Tuesday, 8 December 2015

Preparations by Annie Try (Angela Hobday)

Preparations are underway in the Hobday household.  We have been ringing around seeing who will be staying over Christmas - we have the longest ever number of names on our present list - with over half already bought, plus the annual concerns about whether we have enough Christmas cards.  We have written our Christmas letter and even added photos this year, in case some of our old friends have forgotten what we look like.  The things-to-do list is massive.  It is a busy time - we are getting ready.

    But in a way, none of that is important.  It is necessary to prepare for guests, that's true, and not to leave anyone out when we buy for our sixteen grandchildren.  But of course the most important thing is to prepare ourselves by ensuring Jesus is our focus, as we get everything ready to celebrate his birth.

    The prophet Isaiah was looking forward to the Messiah coming centuries ahead of time. What he wrote then, foretelling that John the Baptist would prepare for Christ, speaks to us today:

A voice of one calling,
'In the wilderness prepare the way of the Lord;
make straight in the desert a highway for our God.
Every valley shall be raised up,
every mountain and hill made low;
the rough ground shall become level,
the rugged places a plain.
And the glory of the Lord will be revealed,
and all people will see it together.
For the mouth of the Lord has spoken.'
(Isaiah 40:3-4)

    So, amongst our busyness, how can we prepare?  Perhaps we can use these verses.  If we are visiting anyone we could think of the highway for our God as we travel.  Maybe when we put up the Christmas tree we can pause to think of raising valleys or as we smooth sheets for guest beds, remember the rough ground becoming level, the rugged places a plain.  Let these little reminders help us to draw close to God and ponder the enormity of what actually happened: God sent his baby to become man and to die so that we could have salvation.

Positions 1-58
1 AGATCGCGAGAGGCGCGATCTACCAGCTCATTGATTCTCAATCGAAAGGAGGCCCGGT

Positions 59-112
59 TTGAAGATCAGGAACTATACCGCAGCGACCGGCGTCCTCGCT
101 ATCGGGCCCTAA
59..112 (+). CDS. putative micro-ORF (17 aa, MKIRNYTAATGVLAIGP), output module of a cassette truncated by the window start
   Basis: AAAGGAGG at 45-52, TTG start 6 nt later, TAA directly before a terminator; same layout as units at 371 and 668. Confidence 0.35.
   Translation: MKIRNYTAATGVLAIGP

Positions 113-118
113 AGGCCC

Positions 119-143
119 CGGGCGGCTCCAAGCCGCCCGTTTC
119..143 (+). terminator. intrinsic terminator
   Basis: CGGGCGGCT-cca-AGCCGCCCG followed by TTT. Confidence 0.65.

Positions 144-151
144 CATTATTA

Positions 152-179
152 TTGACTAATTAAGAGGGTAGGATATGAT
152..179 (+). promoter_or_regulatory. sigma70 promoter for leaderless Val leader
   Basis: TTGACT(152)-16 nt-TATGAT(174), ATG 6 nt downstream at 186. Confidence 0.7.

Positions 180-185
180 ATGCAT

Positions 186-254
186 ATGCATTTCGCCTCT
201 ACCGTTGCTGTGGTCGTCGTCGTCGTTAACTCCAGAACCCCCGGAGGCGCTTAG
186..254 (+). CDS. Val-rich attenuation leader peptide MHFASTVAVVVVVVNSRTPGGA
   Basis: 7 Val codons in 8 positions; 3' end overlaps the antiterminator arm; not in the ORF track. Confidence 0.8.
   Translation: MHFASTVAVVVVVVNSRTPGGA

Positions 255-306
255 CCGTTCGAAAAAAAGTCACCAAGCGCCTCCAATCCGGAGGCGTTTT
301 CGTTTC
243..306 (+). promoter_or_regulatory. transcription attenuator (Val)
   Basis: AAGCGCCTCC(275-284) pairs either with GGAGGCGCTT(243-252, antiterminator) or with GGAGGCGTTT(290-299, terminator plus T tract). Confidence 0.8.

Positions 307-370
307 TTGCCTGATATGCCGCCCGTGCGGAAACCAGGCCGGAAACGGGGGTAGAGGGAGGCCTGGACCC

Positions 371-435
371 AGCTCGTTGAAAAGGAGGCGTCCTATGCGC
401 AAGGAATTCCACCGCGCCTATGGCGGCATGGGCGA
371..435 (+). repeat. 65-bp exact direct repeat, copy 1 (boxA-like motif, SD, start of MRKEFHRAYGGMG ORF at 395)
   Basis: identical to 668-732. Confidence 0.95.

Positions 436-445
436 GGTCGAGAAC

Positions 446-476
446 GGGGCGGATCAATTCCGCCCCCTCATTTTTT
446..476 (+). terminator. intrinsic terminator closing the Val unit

And why should we stop and think?  So that we may see the wonderful awe-inspiring glory of the Lord this Christmas!

Annie Try is the author of 'Losing Face', a book mostly for young adults. She has three finished novels which will soon be seeking publishers.  When she finally retires as a Clinical Psychologist, she imagines she will write, dance, praise and spend more time with her family.  She is Acting Chair for the Association of Christian Writers.


  1. Thanks, Angela - I find it a challenge at this time of year to keep focused on the real meaning of Christmas. I like your idea of squeezing little reminders into our daily routine. xx

    1. Since writing this, I've been stopped in my tracks by a damaged ankle - it is surprising what we can put to one side when we have to. The real trick is to manage it without having to be halted by circumstances. I now know to schedule times of quiet and reflection at busy times of my life.

  2. Thanks Angela. I found this encouraging and a great reminder of focusing on what is important

  3. Thank you for your comment, Wendy. May you be able to find time to be still and look in wonder this Christmas (without injury!)